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Richard Dunston Limited



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Administrative /‚Äč Biographical history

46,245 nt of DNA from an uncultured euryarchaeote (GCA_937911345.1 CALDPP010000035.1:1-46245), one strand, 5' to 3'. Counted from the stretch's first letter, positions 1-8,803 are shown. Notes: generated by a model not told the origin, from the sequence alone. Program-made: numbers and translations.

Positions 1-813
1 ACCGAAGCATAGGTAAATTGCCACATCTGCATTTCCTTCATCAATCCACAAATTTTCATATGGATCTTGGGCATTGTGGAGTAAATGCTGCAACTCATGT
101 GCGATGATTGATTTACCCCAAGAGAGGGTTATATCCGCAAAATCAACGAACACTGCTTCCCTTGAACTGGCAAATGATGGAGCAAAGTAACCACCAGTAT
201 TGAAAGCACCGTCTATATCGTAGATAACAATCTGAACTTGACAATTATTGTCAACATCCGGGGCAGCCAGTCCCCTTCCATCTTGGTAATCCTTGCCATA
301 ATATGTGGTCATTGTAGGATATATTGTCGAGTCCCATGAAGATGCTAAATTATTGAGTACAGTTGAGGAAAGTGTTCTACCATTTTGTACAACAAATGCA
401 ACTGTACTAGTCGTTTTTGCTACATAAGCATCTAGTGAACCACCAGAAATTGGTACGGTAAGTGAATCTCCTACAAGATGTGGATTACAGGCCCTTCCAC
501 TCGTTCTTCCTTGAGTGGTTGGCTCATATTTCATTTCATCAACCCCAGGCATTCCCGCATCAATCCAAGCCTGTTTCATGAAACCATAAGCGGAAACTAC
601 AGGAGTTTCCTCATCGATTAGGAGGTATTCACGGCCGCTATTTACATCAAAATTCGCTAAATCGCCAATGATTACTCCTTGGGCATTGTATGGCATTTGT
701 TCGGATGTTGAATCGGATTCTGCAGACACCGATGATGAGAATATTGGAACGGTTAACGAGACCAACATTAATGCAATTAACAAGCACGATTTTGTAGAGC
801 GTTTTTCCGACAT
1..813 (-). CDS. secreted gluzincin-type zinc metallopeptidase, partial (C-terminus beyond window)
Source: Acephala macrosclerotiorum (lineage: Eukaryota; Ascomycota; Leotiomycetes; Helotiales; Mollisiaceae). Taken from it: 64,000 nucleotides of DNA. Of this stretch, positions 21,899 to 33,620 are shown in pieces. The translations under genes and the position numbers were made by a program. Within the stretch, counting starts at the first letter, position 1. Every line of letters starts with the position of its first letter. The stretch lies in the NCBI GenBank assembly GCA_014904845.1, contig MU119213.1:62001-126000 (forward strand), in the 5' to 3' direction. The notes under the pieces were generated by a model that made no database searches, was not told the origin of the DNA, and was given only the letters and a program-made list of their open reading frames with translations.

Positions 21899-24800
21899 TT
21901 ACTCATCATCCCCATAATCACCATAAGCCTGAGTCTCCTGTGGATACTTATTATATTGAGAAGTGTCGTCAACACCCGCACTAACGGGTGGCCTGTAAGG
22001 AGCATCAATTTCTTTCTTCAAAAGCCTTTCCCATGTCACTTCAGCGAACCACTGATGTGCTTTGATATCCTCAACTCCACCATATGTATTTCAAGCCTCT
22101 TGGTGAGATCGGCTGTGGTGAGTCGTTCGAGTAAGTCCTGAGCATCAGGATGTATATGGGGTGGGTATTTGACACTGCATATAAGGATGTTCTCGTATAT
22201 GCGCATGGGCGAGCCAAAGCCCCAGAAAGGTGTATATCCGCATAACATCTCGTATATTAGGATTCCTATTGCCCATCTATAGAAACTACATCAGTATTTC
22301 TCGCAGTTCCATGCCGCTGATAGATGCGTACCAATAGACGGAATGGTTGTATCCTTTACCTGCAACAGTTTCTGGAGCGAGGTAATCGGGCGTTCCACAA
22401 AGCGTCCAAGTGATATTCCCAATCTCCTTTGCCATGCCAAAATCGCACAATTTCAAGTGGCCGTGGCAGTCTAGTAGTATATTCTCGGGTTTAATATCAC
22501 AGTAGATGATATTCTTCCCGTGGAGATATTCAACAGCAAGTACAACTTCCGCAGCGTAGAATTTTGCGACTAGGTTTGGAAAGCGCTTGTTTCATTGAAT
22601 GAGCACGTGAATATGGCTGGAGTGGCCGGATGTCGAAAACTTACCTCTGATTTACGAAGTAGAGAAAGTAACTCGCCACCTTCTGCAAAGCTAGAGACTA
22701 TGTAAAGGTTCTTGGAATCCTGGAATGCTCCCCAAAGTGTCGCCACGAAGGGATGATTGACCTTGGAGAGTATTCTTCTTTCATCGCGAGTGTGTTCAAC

Richard Dunston came from Torksey in Lincolnshire, having operated a small wooden shipbuilding yard on the Foss Dyke. In 1858 he moved to Thorne and started building wooden barges on the bank of the Stainforth and Keadby Canal. The new shipyard was kept busy constructing wooden vessels of up to about 80 tons carrying capacity for use in the Humber and its tributaries. In 1902 Richard Dunston died and control of the shipyard fell to his son, Thomas Dunston. Thomas Dunston died in 1910 and the present Chairman assumed control. He saw that the days of the wooden barge were coming to an end and changes in the shipyard were made by the erection of buildings and plant designed for the construction of iron and steel ships. In 1932, the company acquired the shipyard of Henry Scarr Ltd, of Hessle-on-Humber, where vessels could be launched directly into the River Humber, thus enabling the Company to develop the construction of larger ships. In 1942 a decision was made to lay aside a portion of the yard especially for the construction of all-welded ships, which were at that date somewhat of a novelty. The Company became one of the biggest producers of small welded vessels in the country.